GOP leader’s LGBTQ social media activity called hypocrisy
NASHVILLE, Tenn. (AP) — Tennessee’s Republican lieutenant governor has apologized after revelations that he interacted on social media to nearly nude photos of a young gay model as well as other posts by the man and other LGBTQ personalities, even as the lawmaker has led a Senate that has passed bills targeting the LGBTQ community.
With Lt. Gov. Randy McNally as its speaker, Tennessee’s Senate has advanced and passed bans this year on gender-affirming care for transgender youth and restrictions on where certain drag shows can take place.
The 79-year-old told WTVF-TV on Thursday that he’s “really, really sorry if I’ve embarrassed my family, embarrassed my friends, embarrassed any of the members of the legislature with the posts.”
“It was not my intent to (embarrass them), and not my intent to hurt them,” said McNally, who added that he befriended the man on Facebook, then on Instagram, but that they have not met in person.
The Tennessee Holler, a progressive website, first brought attention to the posts on Wednesday, calling McNally’s repeated comments on the various posts hypocritical.
For instance, McNally responded to racy social media posts by 20-year-old Franklyn McClur.
McClur told WMC-TV that he knew it was a “cool opportunity” that the lieutenant governor was commenting on his posts. He said that he asked McNally if there were any open positions in his office, and McNally seemed “very willing to help me out.”
McNally voted to send the finalized drag show bill to the governor. He was not on hand when the transgender youth bill passed, and has largely stayed quiet about that bill. The missed vote came days after a heart-related health scare.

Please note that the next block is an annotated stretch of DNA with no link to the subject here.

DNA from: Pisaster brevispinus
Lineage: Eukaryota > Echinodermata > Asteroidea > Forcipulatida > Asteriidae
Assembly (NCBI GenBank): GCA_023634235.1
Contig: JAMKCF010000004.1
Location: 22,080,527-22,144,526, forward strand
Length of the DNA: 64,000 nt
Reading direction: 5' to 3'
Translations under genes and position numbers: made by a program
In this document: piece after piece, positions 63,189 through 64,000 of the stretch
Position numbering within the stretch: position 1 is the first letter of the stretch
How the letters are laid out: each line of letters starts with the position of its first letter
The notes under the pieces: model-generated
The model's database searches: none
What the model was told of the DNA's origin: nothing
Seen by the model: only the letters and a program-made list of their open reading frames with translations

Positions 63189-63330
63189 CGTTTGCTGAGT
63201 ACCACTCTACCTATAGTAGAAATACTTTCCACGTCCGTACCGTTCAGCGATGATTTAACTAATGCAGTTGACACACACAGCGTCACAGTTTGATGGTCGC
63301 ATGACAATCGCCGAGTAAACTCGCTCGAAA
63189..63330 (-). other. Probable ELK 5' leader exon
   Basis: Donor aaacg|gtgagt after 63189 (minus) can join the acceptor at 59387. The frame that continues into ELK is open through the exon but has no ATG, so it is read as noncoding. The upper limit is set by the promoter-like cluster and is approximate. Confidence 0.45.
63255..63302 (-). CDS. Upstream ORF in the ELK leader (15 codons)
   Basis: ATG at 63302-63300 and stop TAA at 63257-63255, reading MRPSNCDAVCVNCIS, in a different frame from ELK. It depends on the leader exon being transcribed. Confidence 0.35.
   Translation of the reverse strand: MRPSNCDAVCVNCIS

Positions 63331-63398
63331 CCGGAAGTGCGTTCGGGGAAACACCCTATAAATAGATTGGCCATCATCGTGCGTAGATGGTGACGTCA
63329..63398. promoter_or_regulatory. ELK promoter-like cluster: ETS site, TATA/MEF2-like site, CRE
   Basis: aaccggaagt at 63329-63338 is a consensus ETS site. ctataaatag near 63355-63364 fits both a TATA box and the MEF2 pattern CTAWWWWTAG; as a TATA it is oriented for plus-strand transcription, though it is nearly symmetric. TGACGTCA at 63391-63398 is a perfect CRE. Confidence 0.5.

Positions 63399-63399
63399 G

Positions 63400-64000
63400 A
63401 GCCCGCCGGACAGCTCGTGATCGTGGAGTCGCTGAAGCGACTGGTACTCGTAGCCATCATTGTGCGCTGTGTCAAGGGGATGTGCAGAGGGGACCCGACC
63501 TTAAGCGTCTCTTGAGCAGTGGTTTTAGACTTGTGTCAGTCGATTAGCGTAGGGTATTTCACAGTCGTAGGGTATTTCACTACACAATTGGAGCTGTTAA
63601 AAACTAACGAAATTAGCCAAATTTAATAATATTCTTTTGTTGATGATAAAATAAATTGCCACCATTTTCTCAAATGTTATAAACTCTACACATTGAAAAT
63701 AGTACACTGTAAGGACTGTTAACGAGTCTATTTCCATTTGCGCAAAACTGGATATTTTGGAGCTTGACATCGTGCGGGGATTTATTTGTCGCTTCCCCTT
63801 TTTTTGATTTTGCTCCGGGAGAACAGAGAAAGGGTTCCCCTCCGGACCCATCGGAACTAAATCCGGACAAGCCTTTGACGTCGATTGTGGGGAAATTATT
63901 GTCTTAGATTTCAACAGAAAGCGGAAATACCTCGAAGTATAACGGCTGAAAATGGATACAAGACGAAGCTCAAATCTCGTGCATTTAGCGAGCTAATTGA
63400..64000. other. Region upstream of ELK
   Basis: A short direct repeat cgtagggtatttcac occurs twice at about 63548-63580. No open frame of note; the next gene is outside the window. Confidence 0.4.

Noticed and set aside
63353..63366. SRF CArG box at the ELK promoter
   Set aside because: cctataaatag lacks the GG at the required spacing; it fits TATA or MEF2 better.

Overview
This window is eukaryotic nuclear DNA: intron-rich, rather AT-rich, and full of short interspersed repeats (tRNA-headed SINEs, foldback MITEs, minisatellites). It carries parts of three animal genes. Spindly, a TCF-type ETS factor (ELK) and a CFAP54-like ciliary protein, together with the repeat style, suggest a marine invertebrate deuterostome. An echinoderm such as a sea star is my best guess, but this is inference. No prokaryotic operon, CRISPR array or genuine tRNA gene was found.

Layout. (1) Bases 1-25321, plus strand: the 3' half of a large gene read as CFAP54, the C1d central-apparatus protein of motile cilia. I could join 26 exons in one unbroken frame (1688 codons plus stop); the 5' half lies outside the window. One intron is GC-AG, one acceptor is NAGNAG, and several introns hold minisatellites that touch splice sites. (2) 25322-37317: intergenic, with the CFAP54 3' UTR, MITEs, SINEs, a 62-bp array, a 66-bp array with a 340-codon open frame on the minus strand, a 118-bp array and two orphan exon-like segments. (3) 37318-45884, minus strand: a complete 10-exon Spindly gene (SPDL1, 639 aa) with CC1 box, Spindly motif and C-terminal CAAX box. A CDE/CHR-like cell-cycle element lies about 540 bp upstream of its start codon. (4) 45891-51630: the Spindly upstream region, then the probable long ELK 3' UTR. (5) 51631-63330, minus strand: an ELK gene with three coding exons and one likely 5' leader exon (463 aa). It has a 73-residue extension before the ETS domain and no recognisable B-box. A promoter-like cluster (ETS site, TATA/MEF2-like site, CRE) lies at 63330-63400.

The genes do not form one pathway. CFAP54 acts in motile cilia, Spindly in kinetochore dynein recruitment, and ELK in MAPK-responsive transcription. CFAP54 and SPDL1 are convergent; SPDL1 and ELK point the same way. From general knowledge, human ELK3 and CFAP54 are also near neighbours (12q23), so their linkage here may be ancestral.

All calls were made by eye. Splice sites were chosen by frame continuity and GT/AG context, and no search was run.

Shortly after McNally’s online interactions were publicized, his spokesperson, Adam Kleinheider, said McNally is a great-grandfather and a “prolific social media commenter” who frequently posts encouraging messages to many of his followers, even if he may not always use the “proper emoji at the proper time.”
During a press gaggle Thursday, McNally said he is “not anti-gay” and said the bills in question “try to limit certain things, and I think there are safeguards in those bills.”
He noted that he spoke out against a 2020 law that assures continued taxpayer funding of faith-based foster care and adoption agencies even if those organizations exclude LGBTQ families and others based on religious beliefs.
“I try to encourage people on my posts and I try to support people,” McNally said. “Just because he (McClur) is gay — I also have friends that are gay, and I have friends that are relatives that are gay. But I don’t feel any animosity toward gay people. I think that’s fairly clear.”
McNally said he “still kind of” feels that marriage should be between a man and a woman, but said he has gay friends who are married and “has to abide by” the Supreme Court’s precedent on gay marriage.
Republican Gov. Bill Lee has already signed the ban on gender-affirming care for transgender youth under the age of 18, as well as the legislation that keeps certain drag shows off public property or anywhere else a minor could see them, if authorities deem them to fall under obscenity laws.
The American Civil Liberties Union of Tennessee has said drag shows do not inherently fall under the law’s narrow definitions, which include extreme sexual or violent content without artistic value. But the ACLU and other advocates for LGBTQ rights fear that officials could use the law subjectively to censor drag artists.
In the subsequent TV interview, McNally said he initially was “not very kind” to the LGBTQ community.
“As I learned some things and met some people in that community, I realized that they are still individuals and they still have value,” McNally said.
Asked if he is thinking about resigning, McNally said, “I think that’s really up the members of the Senate.” He said he has heard from some fellow lawmakers who still support him.
“I think I’ll be a lot more careful about using social media,” McNally said.
McNally, who is from Oak Ridge, became lieutenant governor in 2017. He has been a state lawmaker since the late 1970s.
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